Q&A: Where do we go from here? 27 February 2013
Pope Benedict XVI's resignation has thrown the Church into uncharted waters. As the first pope to resign in more than 600 years, Benedict XVI has effectively forced the Church to swiftly draw up new protocols for pontiffs who step down rather than die in office. Some questions have been resolved already but others remain and officials only have a matter of weeks to work out solutions to others.
Where will the Pope live?
At 5pm Rome-time on 28 February Pope Benedict XVI travelled by helicopter to his summer residence, Castel Gandolfo. His resignation took effect at 19:00 GMT. He will remain there until the conclave elects his successor.
Later he, and much of his retinue will move to the Mater Ecclesiae monastery in the south-west corner of Vatican City. The Holy See spokesman Fr Federico Lombardi said he thought that the Pope's personal secretary Archbishop Georg Gänswein would move there with him, although curiously, Gänswein will also be the prefect of the new pope's household.
Some of the Vatican's 27 gardeners will work a 500-square-metre organic fruit and vegetable garden for which the monastery is known. The Pope is known to be partial to the marmalade made by the contemplative nuns who moved out of there in October.
What role will he play?
Following his resignation Pope Benedict has no administrative or official duties and he will not participate in the conclave to elect his successor.
Pope Benedict said when he announced his resignation that he will spend his time praying for the Church. However the unprecedented situation of a living former pope residing a stone's throw from the seat of power raises questions. The Pope's elder brother, Mgr Georg Ratzinger, has already said Benedict (or whatever we will call him by then) would be happy to advise his successor if necessary. Vienna Cardinal Christoph Schönborn said: "The new Pope will, I think, be very glad if he can sometimes sit down and talk with his predecessor and ask him for advice." He may feel an obligation to speak out or agitate behind the scenes if his successor's actions worried him sufficiently.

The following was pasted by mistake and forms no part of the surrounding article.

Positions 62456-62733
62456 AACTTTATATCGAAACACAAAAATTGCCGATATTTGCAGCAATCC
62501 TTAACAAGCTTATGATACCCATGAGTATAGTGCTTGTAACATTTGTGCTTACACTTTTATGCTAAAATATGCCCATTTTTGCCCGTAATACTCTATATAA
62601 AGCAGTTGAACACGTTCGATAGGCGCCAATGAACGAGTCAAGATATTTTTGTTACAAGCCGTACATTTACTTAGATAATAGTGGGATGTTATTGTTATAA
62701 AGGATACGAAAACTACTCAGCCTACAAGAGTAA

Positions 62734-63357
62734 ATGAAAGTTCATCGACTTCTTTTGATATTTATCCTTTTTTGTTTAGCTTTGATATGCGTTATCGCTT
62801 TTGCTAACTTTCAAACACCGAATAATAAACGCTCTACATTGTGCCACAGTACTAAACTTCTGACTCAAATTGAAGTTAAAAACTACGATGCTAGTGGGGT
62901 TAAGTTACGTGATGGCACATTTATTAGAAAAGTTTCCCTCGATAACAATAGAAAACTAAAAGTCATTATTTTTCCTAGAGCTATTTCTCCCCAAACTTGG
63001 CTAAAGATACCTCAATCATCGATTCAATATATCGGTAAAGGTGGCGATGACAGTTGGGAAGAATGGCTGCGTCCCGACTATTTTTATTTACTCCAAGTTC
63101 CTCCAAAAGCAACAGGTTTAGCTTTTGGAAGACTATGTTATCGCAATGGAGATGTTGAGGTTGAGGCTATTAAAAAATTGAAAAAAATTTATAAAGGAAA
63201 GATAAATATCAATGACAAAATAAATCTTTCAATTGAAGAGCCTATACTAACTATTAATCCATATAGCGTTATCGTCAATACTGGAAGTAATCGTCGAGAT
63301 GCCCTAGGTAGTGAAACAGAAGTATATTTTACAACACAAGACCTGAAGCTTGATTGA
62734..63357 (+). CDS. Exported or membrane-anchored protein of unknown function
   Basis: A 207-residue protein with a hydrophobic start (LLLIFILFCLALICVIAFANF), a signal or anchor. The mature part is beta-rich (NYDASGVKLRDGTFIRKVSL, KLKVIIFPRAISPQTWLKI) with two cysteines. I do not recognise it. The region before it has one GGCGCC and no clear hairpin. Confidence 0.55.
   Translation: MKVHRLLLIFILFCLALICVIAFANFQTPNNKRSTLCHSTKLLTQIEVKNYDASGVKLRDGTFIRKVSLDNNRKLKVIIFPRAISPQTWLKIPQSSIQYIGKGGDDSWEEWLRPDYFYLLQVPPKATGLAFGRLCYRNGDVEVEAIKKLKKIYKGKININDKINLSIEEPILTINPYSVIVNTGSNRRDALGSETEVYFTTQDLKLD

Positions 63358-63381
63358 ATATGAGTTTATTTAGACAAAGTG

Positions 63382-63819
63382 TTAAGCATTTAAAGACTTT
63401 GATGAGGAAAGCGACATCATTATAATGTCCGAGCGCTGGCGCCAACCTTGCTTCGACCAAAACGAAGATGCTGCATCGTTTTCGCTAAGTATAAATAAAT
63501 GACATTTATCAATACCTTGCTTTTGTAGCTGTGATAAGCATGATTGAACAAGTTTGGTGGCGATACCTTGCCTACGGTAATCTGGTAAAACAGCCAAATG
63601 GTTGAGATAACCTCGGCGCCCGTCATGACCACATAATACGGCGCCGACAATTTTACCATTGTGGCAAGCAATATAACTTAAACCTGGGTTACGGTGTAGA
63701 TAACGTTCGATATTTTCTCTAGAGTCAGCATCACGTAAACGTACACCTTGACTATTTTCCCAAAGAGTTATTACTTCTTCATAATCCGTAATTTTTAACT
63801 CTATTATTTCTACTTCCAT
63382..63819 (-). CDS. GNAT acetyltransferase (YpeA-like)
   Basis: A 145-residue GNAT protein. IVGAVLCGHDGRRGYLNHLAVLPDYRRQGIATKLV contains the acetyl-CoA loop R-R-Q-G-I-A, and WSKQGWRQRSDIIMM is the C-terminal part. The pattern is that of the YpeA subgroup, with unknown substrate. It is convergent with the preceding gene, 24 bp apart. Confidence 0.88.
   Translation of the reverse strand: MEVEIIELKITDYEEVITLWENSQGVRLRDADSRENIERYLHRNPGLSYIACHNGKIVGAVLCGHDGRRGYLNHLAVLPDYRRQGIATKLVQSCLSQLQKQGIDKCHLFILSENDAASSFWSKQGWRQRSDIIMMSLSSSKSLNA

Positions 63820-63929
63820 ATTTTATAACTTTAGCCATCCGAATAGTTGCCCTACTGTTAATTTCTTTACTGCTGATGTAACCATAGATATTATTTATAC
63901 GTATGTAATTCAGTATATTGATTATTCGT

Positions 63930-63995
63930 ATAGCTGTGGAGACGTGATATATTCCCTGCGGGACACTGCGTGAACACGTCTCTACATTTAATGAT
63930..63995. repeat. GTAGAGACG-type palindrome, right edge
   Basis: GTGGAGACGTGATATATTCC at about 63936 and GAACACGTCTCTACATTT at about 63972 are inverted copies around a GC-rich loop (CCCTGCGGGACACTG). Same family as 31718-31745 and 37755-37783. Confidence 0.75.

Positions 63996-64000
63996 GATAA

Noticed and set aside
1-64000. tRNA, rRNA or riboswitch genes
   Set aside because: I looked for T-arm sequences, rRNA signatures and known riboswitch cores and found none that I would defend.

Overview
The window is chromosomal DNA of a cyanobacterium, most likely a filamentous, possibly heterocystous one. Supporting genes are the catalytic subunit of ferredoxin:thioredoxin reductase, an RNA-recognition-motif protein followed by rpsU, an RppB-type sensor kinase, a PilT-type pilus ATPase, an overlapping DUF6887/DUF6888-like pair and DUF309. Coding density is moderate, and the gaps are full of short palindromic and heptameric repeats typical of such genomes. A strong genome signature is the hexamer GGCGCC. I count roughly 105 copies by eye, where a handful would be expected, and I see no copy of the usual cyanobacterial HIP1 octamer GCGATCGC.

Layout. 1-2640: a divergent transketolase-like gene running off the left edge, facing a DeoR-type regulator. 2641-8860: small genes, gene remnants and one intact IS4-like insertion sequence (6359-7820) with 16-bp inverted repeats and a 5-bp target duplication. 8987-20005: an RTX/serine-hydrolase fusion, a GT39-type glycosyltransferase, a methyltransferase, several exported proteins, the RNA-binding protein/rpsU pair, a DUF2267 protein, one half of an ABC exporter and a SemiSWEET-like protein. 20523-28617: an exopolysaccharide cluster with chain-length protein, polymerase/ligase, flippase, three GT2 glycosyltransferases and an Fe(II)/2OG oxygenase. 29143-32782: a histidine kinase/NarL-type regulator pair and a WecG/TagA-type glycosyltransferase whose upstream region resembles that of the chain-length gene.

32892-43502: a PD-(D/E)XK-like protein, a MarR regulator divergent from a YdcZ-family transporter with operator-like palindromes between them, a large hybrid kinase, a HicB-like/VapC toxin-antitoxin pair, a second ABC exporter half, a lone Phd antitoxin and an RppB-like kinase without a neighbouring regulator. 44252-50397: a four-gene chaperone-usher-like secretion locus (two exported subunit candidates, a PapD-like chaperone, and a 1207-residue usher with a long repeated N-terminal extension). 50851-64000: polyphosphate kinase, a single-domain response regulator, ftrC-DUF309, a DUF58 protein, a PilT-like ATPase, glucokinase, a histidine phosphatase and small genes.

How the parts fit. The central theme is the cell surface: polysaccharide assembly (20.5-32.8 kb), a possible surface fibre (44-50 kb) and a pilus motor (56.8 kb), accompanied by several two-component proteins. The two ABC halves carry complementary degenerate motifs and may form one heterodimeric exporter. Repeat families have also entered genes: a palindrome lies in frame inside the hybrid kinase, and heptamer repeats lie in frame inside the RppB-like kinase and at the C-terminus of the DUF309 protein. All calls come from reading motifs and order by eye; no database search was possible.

The Vatican's spokesman, Fr Federico Lombardi SJ, said the Pope will spend his time praying, studying and writing. When he has the time, the Pope Benedict enjoys reading, playing the piano and watching DVDs of black and white comedies.
What will he be called?
Vatican spokesman Fr Federico Lombardi told a press conference that Pope Benedict's full title after his resignation takes effect will be Roman Pontiff Emeritus or His Holiness Pope Benedict XVI, Pope Emeritus.
What will happen to Pope's ring?
Pope Benedict's papal ring, the Ring of the Fisherman and the symbol of papal authority, was broken up with a silver hammer designated for the purpose. This was done in the presence of other cardinals by the Camerlengo (the administrator of property and revenues of the Holy See). According to the Vatican: "Objects strictly tied to the ministry of St Peter must be destroyed."
What will he wear?
He will wear a white cassock, but not the small white cape he uses as Pope, nor the red papal shoes.
Fr Lombardi said the Pope would probably wear brown shoes. He said the Pope was "very happy" with a pair of brown shoes he was given in Leon, Mexico, which he visited last year.
Decisions about the emeritus pope's title and dress were made in consultation with Pope Benedict, the Camerlengo, Cardinal Tarcisio Bertone, and others.
What happens to the Curia when a Pope dies or resigns?
Almost all curial offices must be reappointed, with the exception of the Camerlengo and the Major Penitentiary. Secretaries remain in place to keep day to day business ticking over. Church governance passes to the College of Cardinals, but only for the dispatch of ordinary business or matters that cannot be postponed. No laws can be made or abolished.
Who gets to elect the Pope's successor?
All cardinals who are under 80 years of age when the Pope's resignation came into effect are eligible to vote.
There are at present 117 cardinal electors out of a maximum of 120. Sixty-seven of these were appointed by Pope Benedict.
Cardinal Julius Darmaatmadja of Indonesia will not travel to the conclave because of ill-health. Scottish Cardinal Keith O'Brien will not attend the conclave because he is concerned that recent allegations of inappropriate behaviour, which he contests, could dominate media attention so the conclave will consist of 115 cardinals.